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The Classroom as a Platform for Community Engagement with Food Production and Science

2022

This is a collaborative multi disciplinary research project that is centered around student led research into the origins of their commonly consumed industrialized food items (e.g., breakfast cereals, yogurts, snacks, etc.) . In a multiple stage class project, teenagers (aged 13-16) will learn about the history of industrial food production (in collaboration with food science researchers and using a range of visual materials, e.g. info-graphics) and develop a survey to learn about commonly consumed food products in their community. Then, in small groups, each group will focus on one popular item as they investigate how it is manufactured, what are the different ingredients, and how could they be manufactured in a healthier way. They will also participate in a food ambassador program where they will  develop science communication related leadership skills. Their final project will include a public campaign to disseminate their finding to engage the food industry and their community. This process will be done simultaneously in the participating countries (Poland, Israel, Finland, and Belgium) and at the end all students will connect online. The results of students' inquiry will be shared using a social media tool kit and templates (e.g. on for the school’s websites and newsletters) provided by the project.

Our project is focused on engaging teenagers with the benefits, opportunities, and challenges in food production through student-led research into the origins of their commonly consumed industrialized food items. Further, the project supports the students in developing their own communication campaigns to engage and inspire them around what they have learned about food processing techniques, why processing is needed, the role of industrialized processed foods in (un)healthy nutrition, food safety and food waste. Whilst 2020 served as a proof-of-concept for the project and 2021 will see its expansion from two to four countries, 2022 will focus on solidifying the concept by designing a ‘use-it-anytime’ online toolkit and ensuring sustainability through outreach to teaching communities across Europe. In addition, 2022 will also see the expansion and adaptation of our the school modules into science museums activities and workshops.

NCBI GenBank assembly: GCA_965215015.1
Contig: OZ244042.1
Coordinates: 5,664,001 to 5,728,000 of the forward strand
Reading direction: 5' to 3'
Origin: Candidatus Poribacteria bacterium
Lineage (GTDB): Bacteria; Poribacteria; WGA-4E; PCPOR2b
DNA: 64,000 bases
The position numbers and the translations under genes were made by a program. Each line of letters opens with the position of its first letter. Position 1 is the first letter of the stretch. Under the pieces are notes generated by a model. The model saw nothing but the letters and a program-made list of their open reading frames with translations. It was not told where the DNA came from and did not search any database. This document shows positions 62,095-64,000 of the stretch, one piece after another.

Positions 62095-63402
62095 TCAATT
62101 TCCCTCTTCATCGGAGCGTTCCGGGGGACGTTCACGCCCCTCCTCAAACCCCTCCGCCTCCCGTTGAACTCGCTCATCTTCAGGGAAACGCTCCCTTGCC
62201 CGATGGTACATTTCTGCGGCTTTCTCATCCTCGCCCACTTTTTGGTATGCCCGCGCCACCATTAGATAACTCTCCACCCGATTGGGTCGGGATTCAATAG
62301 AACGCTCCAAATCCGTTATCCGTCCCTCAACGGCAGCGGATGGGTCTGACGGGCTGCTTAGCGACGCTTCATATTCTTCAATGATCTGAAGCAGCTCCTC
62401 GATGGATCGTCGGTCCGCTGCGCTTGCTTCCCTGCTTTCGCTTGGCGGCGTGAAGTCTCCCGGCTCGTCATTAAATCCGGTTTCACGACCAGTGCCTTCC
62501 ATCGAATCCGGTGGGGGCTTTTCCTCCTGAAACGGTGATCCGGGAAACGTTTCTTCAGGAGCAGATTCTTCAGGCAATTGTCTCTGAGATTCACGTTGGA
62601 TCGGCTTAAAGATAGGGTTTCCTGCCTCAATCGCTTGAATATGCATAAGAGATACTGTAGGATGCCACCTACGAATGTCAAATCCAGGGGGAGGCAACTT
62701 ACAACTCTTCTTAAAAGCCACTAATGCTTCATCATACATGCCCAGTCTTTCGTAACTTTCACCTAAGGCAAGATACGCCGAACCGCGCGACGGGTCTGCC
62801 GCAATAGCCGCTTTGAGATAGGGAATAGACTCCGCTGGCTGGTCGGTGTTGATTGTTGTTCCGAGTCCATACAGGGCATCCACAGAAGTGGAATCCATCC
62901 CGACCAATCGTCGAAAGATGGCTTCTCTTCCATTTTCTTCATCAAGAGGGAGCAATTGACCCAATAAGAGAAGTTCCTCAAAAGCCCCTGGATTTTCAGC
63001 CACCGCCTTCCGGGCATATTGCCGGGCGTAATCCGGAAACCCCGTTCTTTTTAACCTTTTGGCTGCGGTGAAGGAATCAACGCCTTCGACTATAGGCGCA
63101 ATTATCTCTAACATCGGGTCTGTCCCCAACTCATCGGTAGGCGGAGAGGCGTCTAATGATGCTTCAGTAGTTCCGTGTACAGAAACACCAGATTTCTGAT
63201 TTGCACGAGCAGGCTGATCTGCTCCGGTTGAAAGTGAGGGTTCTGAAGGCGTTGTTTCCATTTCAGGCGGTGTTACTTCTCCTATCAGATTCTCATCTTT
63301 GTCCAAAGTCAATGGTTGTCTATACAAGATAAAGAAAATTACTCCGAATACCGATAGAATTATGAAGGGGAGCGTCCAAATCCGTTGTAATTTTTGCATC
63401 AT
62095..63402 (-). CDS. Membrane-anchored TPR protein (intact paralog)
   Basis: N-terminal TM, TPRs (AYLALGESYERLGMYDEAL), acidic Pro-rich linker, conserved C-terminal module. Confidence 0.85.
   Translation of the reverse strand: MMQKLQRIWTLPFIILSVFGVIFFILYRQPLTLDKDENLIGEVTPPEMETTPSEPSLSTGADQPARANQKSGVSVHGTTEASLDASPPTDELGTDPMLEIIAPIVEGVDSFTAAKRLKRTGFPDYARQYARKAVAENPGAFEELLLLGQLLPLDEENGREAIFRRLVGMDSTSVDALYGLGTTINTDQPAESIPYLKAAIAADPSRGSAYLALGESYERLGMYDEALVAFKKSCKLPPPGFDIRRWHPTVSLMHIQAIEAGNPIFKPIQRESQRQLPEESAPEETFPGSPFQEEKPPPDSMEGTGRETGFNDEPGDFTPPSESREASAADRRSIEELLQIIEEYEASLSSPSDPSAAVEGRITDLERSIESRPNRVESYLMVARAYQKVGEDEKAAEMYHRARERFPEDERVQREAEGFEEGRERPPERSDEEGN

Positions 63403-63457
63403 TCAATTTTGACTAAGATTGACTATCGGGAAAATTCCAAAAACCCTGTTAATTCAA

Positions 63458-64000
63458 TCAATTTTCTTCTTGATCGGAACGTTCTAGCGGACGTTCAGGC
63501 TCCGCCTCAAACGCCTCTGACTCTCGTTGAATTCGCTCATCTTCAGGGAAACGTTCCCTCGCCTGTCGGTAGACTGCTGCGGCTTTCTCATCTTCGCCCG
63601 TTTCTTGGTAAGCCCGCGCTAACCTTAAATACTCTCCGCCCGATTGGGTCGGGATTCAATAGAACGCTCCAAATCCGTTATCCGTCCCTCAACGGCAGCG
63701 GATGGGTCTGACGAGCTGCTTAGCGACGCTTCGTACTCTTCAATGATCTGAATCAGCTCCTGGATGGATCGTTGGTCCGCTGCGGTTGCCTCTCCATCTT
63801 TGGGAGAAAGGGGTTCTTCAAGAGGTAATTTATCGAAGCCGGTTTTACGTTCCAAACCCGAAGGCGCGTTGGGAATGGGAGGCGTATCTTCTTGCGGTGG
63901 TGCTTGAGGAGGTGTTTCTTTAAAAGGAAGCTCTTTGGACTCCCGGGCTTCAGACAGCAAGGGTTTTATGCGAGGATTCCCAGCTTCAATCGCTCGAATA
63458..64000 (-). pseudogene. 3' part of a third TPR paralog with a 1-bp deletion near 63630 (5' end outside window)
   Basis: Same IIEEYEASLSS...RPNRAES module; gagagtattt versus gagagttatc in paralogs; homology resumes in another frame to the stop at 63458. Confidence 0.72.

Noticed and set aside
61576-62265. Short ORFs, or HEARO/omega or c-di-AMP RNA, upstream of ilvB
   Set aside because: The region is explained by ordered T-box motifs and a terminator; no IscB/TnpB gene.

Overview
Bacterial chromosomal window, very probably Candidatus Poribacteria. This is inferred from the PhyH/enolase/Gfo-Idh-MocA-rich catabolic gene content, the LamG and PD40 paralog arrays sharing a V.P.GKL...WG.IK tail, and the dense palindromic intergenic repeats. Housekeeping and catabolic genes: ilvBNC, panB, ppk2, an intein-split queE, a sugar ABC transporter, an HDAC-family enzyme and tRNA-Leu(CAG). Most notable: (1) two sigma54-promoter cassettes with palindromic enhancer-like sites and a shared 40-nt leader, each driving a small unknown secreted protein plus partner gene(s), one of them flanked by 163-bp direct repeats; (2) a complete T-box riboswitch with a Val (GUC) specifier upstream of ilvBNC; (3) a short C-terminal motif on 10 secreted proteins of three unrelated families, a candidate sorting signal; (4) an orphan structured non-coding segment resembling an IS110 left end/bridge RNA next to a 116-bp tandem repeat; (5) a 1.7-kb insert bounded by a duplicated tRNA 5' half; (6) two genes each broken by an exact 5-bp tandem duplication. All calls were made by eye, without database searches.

In a multiple-stage class project, students will learn about the history of industrial food production (in collaboration with food science researchers) and develop a survey to learn about commonly consumed food products in their community. Then, in small groups, each group will focus on one popular item as they investigate how it is manufactured, what are the different ingredients, and how could they be manufactured in a healthier way. In addition, the students will also learn about evaluating online resources and sources related to food science, healthy diets, and food waste. After a science communication workshop their final project will include a public campaign to disseminate their findings to engage the food industry and their schools, peers, and community. This process will be done simultaneously in the participating countries (Poland, Israel, Finland, and Belgium), and at the end, students will meet online for a youth food forum. The results of students' inquiry will be shared through social media and other digital platforms. EUFIC will support the development of materials to engage with the students on food science (e.g. infographics) in an accessible way as well as a social media tool kit and templates that can be used by the students to share their work. The uniqueness of this project is in demonstrating for teenagers the holistic character of the global food system and empowering them to be active communicators and contributors. In 2022, the focus will be to shape classroom materials into a toolkit that is ready-to-use for teachers in 5 languages (English, Polish, Hebrew, Finnish, Flemish and Spanish).  Further, a mapping exercise will identify national and international resource platforms for teachers through which the toolkits can be promoted and ensure relevant target audiences are reached. This project is developed in close collaboration with multiple stakeholders: EUFIC – a non -profit science communication organization dedicated to topics such as nutrition, lifestyle and health, and food safety; Science Educators from the Technion, Science communication trainers from Technion; and experts from the Institute of Animal Reproduction and Food Research of Polish Academy of Sciences. Food Banks in Poland working on zero waste cooking and education on food loss and waste prevention, and VTT in Finland and Rikolto in Belgium who will also implement the project. DouxMatok are providing interesting materials on the food tech industry as well as on the role of sugars in manufacturing foods. 

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